This structure takes the form:

struct MemHeader {
    struct Node       mh_Node;
    UWORD             mh_Attributes;  /* characteristics of this region */
    struct  MemChunk *mh_First;       /* first free region              */
    APTR              mh_Lower;       /* lower memory bound             */
    APTR              mh_Upper;       /* upper memory bound + 1         */
    ULONG             mh_Free;        /* total number of free bytes     */
is ignored by Allocate() and Deallocate().
is the pointer to the first MemChunk structure.
is the lowest address within the memory block. This must be a multiple of eight bytes.
is the highest address within the memory block + 1. The highest address will itself be a multiple of eight if the block was allocated to you by AllocMem().
is the total free space.

This structure is included in the include file <exec/memory.h>.

The following sample code fragment shows the correct initialization of a MemHeader structure. It assumes that you wish to allocate a block of memory from the global pool and thereafter manage it yourself using Allocate() and Deallocate().

 * allocate.c - example of allocating and using a private memory pool.
#include <exec/types.h>
#include <exec/memory.h>
#include <proto/exec.h>
#include <proto/dos.h>
#define BLOCKSIZE 4000     /* or whatever you need */
int main()
    /* Get the MemHeader needed to keep track of our new block. */
    struct MemHeader *mh = (struct MemHeader *)IExec->AllocVecTags(sizeof(struct MemHeader),
      AVT_ClearWithValue, 0,
    if (!mh) return(RETURN_FAIL);
    /* Get the actual block the above MemHeader will manage. */
    struct MemChunk  *mc;
    if ( !(mc = (struct MemChunk *)IExec->AllocVecTags(BLOCKSIZE, TAG_END)) );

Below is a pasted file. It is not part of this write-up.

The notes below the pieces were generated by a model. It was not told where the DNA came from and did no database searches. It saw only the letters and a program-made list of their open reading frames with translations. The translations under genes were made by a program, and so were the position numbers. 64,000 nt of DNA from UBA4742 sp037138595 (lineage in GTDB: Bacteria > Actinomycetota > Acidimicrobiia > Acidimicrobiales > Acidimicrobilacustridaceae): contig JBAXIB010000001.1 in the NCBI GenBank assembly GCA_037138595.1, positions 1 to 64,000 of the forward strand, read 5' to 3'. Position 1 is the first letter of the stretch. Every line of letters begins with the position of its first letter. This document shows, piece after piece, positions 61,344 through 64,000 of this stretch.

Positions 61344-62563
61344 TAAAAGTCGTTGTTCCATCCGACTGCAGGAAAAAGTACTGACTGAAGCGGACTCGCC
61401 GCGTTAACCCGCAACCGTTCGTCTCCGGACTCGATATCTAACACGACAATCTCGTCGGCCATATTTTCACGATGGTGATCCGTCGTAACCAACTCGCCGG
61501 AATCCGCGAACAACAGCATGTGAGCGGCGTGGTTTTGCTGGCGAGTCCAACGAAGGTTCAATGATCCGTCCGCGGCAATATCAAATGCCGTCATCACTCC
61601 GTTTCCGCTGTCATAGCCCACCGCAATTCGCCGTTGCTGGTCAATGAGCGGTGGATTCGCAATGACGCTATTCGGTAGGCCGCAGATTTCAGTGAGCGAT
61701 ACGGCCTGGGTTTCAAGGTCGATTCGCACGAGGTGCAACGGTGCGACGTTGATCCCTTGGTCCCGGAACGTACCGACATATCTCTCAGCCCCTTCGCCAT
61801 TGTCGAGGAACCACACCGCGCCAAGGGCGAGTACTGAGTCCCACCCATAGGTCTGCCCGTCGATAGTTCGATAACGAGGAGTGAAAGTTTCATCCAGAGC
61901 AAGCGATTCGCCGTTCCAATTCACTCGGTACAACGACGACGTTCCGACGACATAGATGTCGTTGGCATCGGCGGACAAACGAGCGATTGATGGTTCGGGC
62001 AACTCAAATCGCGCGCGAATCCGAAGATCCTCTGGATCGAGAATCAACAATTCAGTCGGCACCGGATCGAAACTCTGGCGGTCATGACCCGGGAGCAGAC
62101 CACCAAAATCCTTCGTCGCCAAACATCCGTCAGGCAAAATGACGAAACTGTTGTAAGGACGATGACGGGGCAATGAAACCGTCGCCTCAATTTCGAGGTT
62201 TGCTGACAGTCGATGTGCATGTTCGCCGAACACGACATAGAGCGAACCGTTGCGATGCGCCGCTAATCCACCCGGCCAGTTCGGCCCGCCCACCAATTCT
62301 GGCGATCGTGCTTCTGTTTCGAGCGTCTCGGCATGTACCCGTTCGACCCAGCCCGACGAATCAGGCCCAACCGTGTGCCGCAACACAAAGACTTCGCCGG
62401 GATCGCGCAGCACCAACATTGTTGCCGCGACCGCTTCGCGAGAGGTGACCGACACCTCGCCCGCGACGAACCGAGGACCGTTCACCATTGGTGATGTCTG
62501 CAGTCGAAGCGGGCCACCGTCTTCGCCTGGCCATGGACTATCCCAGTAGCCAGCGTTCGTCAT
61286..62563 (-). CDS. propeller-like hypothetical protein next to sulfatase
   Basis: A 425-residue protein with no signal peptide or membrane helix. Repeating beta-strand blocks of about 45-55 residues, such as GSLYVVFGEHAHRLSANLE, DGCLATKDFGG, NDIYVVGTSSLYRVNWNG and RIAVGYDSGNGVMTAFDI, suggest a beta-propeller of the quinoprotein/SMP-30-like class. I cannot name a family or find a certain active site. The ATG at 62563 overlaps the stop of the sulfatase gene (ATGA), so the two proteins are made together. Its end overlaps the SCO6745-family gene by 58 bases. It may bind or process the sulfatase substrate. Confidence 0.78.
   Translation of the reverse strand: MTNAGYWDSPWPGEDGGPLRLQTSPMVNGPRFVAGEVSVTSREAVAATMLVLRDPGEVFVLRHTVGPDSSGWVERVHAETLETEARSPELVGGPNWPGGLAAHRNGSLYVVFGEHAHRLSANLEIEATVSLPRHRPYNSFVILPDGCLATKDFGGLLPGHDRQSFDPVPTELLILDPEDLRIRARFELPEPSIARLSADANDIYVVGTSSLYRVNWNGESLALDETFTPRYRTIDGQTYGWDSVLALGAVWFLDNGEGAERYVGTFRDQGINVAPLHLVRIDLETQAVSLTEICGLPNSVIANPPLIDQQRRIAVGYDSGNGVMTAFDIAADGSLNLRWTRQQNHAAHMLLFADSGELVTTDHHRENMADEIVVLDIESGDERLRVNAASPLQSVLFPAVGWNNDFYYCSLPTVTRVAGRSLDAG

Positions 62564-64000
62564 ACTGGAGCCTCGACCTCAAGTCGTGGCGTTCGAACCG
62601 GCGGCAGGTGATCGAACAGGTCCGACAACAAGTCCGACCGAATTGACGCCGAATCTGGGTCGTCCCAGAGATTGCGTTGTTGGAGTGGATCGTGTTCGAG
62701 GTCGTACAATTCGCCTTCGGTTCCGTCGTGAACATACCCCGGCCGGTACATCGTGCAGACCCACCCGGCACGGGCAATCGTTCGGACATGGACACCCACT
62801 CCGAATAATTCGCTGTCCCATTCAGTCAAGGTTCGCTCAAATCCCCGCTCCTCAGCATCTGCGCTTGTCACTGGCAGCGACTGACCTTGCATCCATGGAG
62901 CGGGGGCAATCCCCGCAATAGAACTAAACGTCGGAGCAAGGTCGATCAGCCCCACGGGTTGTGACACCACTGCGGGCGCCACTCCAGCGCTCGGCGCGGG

mh->mh_Node.ln_Type = NT_MEMORY;
    mh->mh_First        = mc;
    mh->mh_Lower        = (APTR)mc;
    mh->mh_Upper        = (APTR)(BLOCKSIZE + (ULONG)mc);
    mh->mh_Free         = BLOCKSIZE;
    mc->mc_Next  = NULL;                     /* Set up first chunk in the freelist */
    mc->mc_Bytes = BLOCKSIZE;
    APTR block1 = (APTR)IExec->Allocate(mh,20);
    APTR block2 = (APTR)IExec->Allocate(mh, 314);
    IDOS->Printf("Our MemHeader struct at $%lx. Our block of memory at $%lx\n", mh, mc);
    IDOS->Printf("Allocated from our pool: block1 at $%lx, block2 at $%lx\n", block1, block2);
    return 0;
How Memory Is Tagged.
Only free memory is "tagged" using a MemChunk linked list. Once memory is allocated, the system has no way of determining which task now has control of that memory.

If you allocate memory from the system, be sure to deallocate it when your task exits. You can accomplish this with matched deallocations, or by adding a MemList to your task's tc_MemEntry, or you can deallocate the memory in the finalPC routine (which can be specified if you perform AddTask() yourself).

Adding Memory to the System Pool

When non-Autoconfig memory needs to be added to the system free pool, the AddMemList() function can be used. This function takes the size of the memoryblock, its type, the priority for the memory list, the base address and the name of the memory block. A MemHeader structure will be placed at the start of the memory block, the remainder of the memory block will be made available for allocation. For example:

IExec->AddMemList(0x200000, MEMF_FAST, 0, 0xF00000, "FZeroBoard");

will add a two megabyte memory block, starting at $F00000 to the system free pool as Fast memory. The memory list entry is identified with "FZeroBoard".